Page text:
I walked out on the roof of our parking garage around sunset. It wasn't really a twinkling of reflection, a quiet moment, a last sweet breath before the storm ... I wanted only to call my daughter on a cell phone and, for some reason, I believed the air between us would be clearest at that moment, at that height. It's a thousand miles from here to Utah, but tonight it seems much farther.
The daylight passed without offering much hope that Rita would either dissipate harmlessly or go someplace else. We made plans, re-made plans, made new plans and then threw them out in favor of other plans. The cruelty of a hurricane is not just the havoc it wreaks, but also the time it gives you to think about it ... which is simultaneously too much and not enough. We've committed to a special storm edition of our paper for Friday, and hope to keep publishing paper-newspapers off-site through the weekend. Time will tell. We don't know if The Beaumont Enterprise has ever missed a day's publication in its 125 years, and it leaves a sour taste in a newspaperman's mouth just to consider it.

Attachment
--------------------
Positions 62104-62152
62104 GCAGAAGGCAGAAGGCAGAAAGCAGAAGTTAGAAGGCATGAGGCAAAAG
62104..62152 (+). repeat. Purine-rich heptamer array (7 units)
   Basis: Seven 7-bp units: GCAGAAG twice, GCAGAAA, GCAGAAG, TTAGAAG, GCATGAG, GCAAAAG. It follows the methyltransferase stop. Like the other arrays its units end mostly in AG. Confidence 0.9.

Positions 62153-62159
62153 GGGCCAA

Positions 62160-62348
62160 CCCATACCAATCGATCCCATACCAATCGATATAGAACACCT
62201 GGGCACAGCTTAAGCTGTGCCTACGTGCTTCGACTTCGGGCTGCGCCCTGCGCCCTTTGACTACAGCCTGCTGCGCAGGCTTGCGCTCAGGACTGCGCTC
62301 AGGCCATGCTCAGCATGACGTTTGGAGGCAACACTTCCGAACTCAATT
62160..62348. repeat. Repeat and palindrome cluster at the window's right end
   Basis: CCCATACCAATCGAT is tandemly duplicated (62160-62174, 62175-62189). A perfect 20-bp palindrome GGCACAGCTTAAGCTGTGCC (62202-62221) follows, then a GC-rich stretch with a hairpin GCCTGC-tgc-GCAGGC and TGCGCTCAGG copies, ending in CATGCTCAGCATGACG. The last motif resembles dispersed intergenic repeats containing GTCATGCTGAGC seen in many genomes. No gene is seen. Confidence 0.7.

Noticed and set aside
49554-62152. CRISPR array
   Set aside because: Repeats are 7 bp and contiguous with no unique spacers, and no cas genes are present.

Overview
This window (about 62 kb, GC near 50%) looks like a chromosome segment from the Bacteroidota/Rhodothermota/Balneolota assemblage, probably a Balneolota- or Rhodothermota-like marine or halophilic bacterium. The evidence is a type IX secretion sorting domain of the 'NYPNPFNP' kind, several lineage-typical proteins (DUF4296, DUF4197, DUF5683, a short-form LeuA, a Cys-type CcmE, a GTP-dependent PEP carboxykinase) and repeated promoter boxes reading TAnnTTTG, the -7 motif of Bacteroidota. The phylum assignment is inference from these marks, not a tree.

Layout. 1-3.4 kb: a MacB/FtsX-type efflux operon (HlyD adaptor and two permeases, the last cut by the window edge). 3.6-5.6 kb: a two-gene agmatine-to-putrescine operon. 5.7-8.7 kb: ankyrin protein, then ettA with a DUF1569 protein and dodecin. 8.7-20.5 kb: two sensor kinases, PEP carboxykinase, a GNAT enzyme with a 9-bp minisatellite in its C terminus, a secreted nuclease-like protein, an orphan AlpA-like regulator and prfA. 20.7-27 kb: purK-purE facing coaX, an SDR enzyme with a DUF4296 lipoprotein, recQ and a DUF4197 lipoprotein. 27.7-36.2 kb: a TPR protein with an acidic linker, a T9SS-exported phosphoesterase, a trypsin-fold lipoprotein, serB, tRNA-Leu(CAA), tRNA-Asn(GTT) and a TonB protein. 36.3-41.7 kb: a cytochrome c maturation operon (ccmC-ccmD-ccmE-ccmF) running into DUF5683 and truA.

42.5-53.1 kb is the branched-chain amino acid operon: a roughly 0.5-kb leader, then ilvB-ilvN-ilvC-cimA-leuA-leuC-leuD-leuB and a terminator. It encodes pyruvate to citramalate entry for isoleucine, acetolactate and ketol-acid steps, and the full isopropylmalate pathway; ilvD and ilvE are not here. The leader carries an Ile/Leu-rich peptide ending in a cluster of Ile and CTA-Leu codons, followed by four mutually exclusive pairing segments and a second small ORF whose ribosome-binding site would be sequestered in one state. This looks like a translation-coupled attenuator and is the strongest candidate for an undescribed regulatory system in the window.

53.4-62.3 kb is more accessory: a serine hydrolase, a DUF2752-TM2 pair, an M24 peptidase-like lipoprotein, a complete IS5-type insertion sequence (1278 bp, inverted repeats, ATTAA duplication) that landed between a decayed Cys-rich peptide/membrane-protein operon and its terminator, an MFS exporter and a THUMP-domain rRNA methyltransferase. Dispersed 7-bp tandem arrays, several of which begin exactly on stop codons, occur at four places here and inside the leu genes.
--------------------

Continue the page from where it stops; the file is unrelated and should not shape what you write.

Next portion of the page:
The Web reassures us that we can publish effectively without a printing press. With a thimbleful of electrons and a creative arrangement of pixels, we can now publish anytime ... just like this blog. But the clicking of the keyboard somehow doesn't arouse the ink in my blood in the same way as hearing the rumble of the presses down below.
We continue to pare our staff down to a minimum, and are considering sending a team off-site to process stories, photos and pages safely away from the storm. I'll feel better when they are safe, and we are modestly more assured of making a paper.
I've been hearing from old friends and colleagues all day. That's comforting to know they're watching and worrying, too.
And the unsettled air between Beaumont and Salt Lake City lets my call through. Ashley is a photojournalist at the Salt Lake Tribune and she's covering a volleyball match when she picks up my call. She might have talked longer, but I know how it is: The story needs her attention at the moment, and we can talk later, when it's quiet and completely dark. I tell her all is well, don't worry, we're fine. It's the connection that mattered.